Life after Downton: A Survival Guide

Highclere Castle
Highclere Castle, the location where Downton Abbey has been filmed – Creative Commons (JB+UK_Planet)

If you’re like me, you emerged from the Christmas special that served as the final episode of the third series of Downton Abbey with two questions:

1. What kind of a tacked-on, half-baked ending was THAT?!?! I’ll never watch again! (aloud)

2. When does the next series start? (unspoken)

Answers:

1. It’s Christmas show tradition, says Downton abbot Julian Fellowes.

2. Presumably January 2014 for those of us on this side of The Pond.

So what are we disgruntled/addicted fans to do for the next ten months? Let me suggest a few movies and TV series to pass the time just a bit less slowly:

Gosford Park

A costume drama/murder mystery set in interwar England and featuring the upper classes and their servants? Downton fans might not appreciate the Altman-izations, but the writer should be familiar. And look, it’s the Dowager Countess!

Other appearances by Downton cast members

Maggie Smith has the most impressive résumé (go back to 1969’s The Prime of Miss Jean Brodie to see her Oscar-winning turn as a schoolteacher with a taste for fascism), but the other residents of Downton Abbey have inhabited other memorable roles as well:

  • Anna as a Channel Islander who falls for a German soldier in the WWII miniseries Island at War (2004)
  • Her soulmate Bates as Irish nationalist leader Michael Collins in both the 2001 miniseries Rebel Heart and the 2005 film Allegiance
  • The latter is about a meeting between Collins and Winston Churchill — played in this episode of The Young Indiana Jones Chronicles by none other than Lord Fellowes himself
  • Carson as the Engine Driver in a 2006 live action version of The Wind in the Willows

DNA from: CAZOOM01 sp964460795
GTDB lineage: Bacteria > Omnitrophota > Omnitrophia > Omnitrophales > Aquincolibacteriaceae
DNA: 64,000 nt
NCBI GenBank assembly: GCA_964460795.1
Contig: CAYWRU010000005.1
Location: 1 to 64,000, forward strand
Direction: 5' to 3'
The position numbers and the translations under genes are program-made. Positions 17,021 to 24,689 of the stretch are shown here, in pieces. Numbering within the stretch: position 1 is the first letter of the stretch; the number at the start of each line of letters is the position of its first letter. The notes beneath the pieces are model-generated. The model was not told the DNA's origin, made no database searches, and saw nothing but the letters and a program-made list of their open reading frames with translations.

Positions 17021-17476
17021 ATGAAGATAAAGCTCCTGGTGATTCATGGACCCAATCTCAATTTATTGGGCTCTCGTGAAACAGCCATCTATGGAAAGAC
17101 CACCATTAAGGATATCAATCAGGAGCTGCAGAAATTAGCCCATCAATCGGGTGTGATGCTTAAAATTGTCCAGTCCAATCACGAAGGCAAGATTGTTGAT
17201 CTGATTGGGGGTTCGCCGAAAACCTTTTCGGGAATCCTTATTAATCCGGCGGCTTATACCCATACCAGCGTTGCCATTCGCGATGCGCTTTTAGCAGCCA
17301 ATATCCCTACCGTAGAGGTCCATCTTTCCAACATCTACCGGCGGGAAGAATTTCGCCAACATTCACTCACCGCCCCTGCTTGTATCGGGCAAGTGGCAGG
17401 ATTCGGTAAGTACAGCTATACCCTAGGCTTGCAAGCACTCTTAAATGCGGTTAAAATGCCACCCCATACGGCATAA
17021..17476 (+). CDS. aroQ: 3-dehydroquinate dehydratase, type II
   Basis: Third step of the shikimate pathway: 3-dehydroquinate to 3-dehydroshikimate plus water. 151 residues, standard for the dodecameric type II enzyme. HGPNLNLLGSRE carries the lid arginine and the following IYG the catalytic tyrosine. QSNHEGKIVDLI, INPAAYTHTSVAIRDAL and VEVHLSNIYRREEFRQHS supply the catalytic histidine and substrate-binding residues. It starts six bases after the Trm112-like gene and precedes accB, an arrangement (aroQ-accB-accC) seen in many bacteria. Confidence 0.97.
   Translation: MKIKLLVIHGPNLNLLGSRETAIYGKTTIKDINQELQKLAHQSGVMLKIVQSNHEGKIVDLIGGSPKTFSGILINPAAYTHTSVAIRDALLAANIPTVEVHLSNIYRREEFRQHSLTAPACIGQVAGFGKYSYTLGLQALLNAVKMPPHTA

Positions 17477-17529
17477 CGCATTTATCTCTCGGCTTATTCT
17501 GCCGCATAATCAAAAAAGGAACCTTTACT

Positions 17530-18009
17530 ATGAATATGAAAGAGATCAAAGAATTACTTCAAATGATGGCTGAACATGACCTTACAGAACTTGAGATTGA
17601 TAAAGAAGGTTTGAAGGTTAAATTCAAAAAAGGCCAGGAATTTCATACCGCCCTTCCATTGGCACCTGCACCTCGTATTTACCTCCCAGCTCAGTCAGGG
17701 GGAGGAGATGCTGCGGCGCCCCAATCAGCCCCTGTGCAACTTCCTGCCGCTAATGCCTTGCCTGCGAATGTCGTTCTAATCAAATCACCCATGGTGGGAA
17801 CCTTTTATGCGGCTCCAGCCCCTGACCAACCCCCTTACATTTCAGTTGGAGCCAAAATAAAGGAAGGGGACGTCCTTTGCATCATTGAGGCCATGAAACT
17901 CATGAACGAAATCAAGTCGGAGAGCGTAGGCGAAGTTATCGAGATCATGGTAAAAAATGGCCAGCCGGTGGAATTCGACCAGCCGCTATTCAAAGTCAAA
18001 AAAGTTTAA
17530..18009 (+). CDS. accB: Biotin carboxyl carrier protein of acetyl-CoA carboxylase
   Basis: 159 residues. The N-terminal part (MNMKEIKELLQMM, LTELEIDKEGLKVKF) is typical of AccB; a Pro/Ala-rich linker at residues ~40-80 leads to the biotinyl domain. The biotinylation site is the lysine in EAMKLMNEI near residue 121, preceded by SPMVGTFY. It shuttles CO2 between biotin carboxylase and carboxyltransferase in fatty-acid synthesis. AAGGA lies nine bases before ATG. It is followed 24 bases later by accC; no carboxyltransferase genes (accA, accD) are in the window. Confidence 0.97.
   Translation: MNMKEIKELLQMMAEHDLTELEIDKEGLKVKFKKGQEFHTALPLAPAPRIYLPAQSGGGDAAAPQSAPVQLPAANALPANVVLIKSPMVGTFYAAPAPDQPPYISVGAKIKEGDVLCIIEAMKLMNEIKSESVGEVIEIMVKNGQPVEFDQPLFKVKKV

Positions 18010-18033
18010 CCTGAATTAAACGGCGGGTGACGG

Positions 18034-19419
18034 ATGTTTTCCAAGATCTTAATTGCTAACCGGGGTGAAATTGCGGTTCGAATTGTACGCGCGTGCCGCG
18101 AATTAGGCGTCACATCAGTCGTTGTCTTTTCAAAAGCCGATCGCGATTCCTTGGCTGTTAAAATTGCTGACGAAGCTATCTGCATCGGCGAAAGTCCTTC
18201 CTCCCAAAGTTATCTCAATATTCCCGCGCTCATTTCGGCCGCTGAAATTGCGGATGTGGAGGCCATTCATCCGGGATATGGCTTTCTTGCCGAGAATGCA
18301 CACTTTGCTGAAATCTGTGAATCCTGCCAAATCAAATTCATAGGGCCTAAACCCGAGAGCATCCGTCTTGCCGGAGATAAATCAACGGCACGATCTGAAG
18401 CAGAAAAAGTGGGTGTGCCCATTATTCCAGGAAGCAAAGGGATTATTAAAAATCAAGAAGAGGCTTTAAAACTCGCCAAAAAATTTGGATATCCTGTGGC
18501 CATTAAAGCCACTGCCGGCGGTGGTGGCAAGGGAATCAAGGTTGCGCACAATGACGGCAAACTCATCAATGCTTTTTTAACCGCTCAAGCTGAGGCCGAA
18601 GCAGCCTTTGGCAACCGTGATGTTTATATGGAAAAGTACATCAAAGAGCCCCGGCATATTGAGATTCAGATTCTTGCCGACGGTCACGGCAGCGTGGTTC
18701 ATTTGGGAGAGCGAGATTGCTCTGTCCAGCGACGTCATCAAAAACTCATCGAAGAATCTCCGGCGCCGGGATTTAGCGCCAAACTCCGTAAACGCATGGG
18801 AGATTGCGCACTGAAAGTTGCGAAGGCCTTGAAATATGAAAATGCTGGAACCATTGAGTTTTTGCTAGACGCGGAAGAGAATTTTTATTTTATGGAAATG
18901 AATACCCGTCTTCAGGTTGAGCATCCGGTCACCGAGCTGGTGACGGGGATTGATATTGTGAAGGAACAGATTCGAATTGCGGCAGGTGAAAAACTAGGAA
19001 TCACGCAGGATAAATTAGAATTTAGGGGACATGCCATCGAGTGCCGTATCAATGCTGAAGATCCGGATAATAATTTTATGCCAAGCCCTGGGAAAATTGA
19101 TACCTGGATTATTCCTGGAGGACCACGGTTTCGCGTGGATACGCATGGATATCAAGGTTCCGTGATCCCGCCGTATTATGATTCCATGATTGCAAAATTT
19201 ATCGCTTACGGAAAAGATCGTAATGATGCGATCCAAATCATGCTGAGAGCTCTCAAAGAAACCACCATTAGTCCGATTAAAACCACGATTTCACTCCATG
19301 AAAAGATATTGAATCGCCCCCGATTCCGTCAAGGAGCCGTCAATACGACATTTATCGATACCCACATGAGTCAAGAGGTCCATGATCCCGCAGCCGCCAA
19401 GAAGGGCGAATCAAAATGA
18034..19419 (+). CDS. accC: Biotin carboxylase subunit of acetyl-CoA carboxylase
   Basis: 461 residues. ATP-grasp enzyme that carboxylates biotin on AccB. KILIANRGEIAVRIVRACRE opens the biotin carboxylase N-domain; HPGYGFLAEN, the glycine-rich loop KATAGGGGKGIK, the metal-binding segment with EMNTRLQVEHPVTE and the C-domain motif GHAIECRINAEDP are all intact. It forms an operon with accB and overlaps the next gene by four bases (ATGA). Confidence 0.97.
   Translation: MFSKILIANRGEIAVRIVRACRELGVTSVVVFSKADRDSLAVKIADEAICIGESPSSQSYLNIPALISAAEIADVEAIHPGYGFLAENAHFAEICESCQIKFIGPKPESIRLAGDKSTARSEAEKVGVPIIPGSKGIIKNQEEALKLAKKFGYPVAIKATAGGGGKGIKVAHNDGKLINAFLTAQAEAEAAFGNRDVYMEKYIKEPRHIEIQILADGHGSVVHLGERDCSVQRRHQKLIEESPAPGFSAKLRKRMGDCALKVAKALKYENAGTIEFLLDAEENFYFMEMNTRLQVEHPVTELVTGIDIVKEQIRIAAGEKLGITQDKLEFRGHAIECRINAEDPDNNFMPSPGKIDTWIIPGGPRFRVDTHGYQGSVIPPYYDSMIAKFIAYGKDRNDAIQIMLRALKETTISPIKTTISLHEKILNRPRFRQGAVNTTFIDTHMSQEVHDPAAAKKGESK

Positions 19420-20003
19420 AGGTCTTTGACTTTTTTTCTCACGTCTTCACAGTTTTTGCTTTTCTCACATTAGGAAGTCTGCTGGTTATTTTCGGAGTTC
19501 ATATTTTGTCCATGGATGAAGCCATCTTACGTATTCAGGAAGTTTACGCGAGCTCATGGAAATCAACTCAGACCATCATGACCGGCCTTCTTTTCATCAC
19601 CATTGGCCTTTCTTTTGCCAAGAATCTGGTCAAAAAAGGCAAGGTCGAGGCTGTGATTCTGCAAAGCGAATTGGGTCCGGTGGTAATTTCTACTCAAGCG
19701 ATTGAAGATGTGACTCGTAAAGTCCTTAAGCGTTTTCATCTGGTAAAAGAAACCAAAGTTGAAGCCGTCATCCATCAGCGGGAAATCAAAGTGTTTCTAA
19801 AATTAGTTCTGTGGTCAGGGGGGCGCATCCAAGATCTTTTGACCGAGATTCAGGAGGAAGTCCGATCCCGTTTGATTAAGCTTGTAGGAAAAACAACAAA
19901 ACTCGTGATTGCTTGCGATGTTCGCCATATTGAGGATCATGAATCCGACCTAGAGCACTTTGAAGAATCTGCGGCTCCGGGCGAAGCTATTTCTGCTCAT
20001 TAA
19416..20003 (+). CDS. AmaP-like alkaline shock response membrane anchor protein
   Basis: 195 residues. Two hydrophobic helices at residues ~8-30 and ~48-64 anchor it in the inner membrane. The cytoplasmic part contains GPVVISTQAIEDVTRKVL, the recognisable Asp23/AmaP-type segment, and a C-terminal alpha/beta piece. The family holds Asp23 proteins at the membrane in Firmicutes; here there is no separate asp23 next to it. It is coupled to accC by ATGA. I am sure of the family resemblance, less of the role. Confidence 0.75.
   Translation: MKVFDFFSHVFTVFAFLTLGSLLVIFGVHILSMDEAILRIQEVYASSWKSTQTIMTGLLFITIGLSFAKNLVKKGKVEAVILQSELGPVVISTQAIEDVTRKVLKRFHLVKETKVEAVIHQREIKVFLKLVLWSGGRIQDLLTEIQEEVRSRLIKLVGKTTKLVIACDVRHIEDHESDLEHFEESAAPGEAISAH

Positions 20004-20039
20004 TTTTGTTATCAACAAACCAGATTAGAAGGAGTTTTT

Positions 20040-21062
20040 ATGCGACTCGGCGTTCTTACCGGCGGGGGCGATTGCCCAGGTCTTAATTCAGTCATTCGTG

• Cousin Isobel co-starring with her then-husband, the older Bilbo Baggins, as half-foot tall humans in The Borrowers (a 1993 family series from the BBC)
  • And Lord Grantham as Pontius Pilate (!) in a 2010 Canadian miniseries version of Ben Hur

Remains of the Day

Ever wondered what Downton Abbey would have been like if Hannibal Lecter had played Carson, Nanny McPhee had played Mrs Hughes, and their unrequited love was at the center of the script? Throw in a dash of Nazi collaboration, Superman as a wealthy American, and Hugh Grant as, well, Hugh Grant, and you’ve got yourself a not-quite-great Merchant-Ivory costume drama. (For a better one with a Downton connection, see Maggie Smith in A Room with a View.)

Brideshead Revisited (1981 version)

Downton Abbey is entertainment,” observed one critic earlier this month in The Atlantic. “Its illustrious predecessor in television mega-success about the English upper class, Brideshead Revisited, is art.”

Downton parodies

Seemingly innumerable, but here are three of my favorites:

  • Breaking Abbey, the (somewhat vulgar) mash-up of Downton and Breaking Bad on The Colbert Report
  • Downton Sixbeyfour episodes and counting from Jimmy Fallon et al.
  • Upside Downton Abbey, from Sesame Street (muppet Dowager Countess is strikingly similar to human Dowager Countess!)

Sherlock

An even longer and more painful wait until it resumes, but… If you agree with historian Simon Schama that Downton “serves up a steaming, silvered tureen of snobbery” and continues a British tradition of “servicing the instincts of cultural necrophilia,” and you’ve somehow missed my earlier paeans to Sherlock, then you’ll want to invest a few hours in this impossibly entertaining series, which is anything but nostalgic for the past and cares nothing for the proprieties of social class.


2 thoughts on “Life after Downton: A Survival Guide

  1. Some more recommendations from a colleague of mine cowering behind a request for anonymity lest the world discover how dearly s/he loves costume/historical drama:
    • Call the Midwife
    • Mr. Selfridge
    • The Spies of Warsaw
    • Ripper Street
    • The BBC’s new revival of the Father Brown mysteries

    Of these, I’ve only seen Call the Midwife (and was underwhelmed, though it captures an undeniably interesting, little-known-to-Americans slice of post-WWII British life), but am exceedingly excited to see anything from Alan Furst come to TV. (See https://pietistschoolman.com/tag/alan-furst.)

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